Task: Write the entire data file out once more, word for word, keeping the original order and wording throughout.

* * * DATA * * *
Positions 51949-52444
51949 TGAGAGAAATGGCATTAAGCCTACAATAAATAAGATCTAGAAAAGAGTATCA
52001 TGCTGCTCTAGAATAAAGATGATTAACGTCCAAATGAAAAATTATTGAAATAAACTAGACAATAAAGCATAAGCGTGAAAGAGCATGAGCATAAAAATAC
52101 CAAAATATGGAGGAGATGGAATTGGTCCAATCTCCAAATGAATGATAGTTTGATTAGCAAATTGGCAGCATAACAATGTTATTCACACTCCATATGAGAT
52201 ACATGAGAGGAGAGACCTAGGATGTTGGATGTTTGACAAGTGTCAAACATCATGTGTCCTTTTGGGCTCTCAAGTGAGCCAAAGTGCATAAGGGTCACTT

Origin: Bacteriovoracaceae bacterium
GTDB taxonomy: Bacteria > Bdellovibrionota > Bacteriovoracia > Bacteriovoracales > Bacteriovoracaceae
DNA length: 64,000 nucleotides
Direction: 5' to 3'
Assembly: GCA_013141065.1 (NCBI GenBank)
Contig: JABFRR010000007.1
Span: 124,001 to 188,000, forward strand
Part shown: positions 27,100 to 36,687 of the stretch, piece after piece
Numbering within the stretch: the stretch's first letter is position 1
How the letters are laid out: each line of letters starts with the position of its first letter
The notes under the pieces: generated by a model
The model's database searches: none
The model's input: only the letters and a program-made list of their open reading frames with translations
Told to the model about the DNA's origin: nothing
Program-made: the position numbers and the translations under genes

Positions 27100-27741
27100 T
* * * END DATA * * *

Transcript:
Positions 51949-52444
51949 TGAGAGAAATGGCATTAAGCCTACAATAAATAAGATCTAGAAAAGAGTATCA
52001 TGCTGCTCTAGAATAAAGATGATTAACGTCCAAATGAAAAATTATTGAAATAAACTAGACAATAAAGCATAAGCGTGAAAGAGCATGAGCATAAAAATAC
52101 CAAAATATGGAGGAGATGGAATTGGTCCAATCTCCAAATGAATGATAGTTTGATTAGCAAATTGGCAGCATAACAATGTTATTCACACTCCATATGAGAT
52201 ACATGAGAGGAGAGACCTAGGATGTTGGATGTTTGACAAGTGTCAAACATCATGTGTCCTTTTGGGCTCTCAAGTGAGCCAAAGTGCATAAGGGTCACTT

Origin: Bacteriovoracaceae bacterium
GTDB taxonomy: Bacteria > Bdellovibrionota > Bacteriovoracia > Bacteriovoracales > Bacteriovoracaceae
DNA length: 64,000 nucleotides
Direction: 5' to 3'
Assembly: GCA_013141065.1 (NCBI GenBank)
Contig: JABFRR010000007.1
Span: 124,001 to 188,000, forward strand
Part shown: positions 27,100 to 36,687 of the stretch, piece after piece
Numbering within the stretch: the stretch's first letter is position 1
How the letters are laid out: each line of letters starts with the position of its first letter
The notes under the pieces: generated by a model
The model's database searches: none
The model's input: only the letters and a program-made list of their open reading frames with translations
Told to the model about the DNA's origin: nothing
Program-made: the position numbers and the translations under genes

Positions 27100-27741
27100 T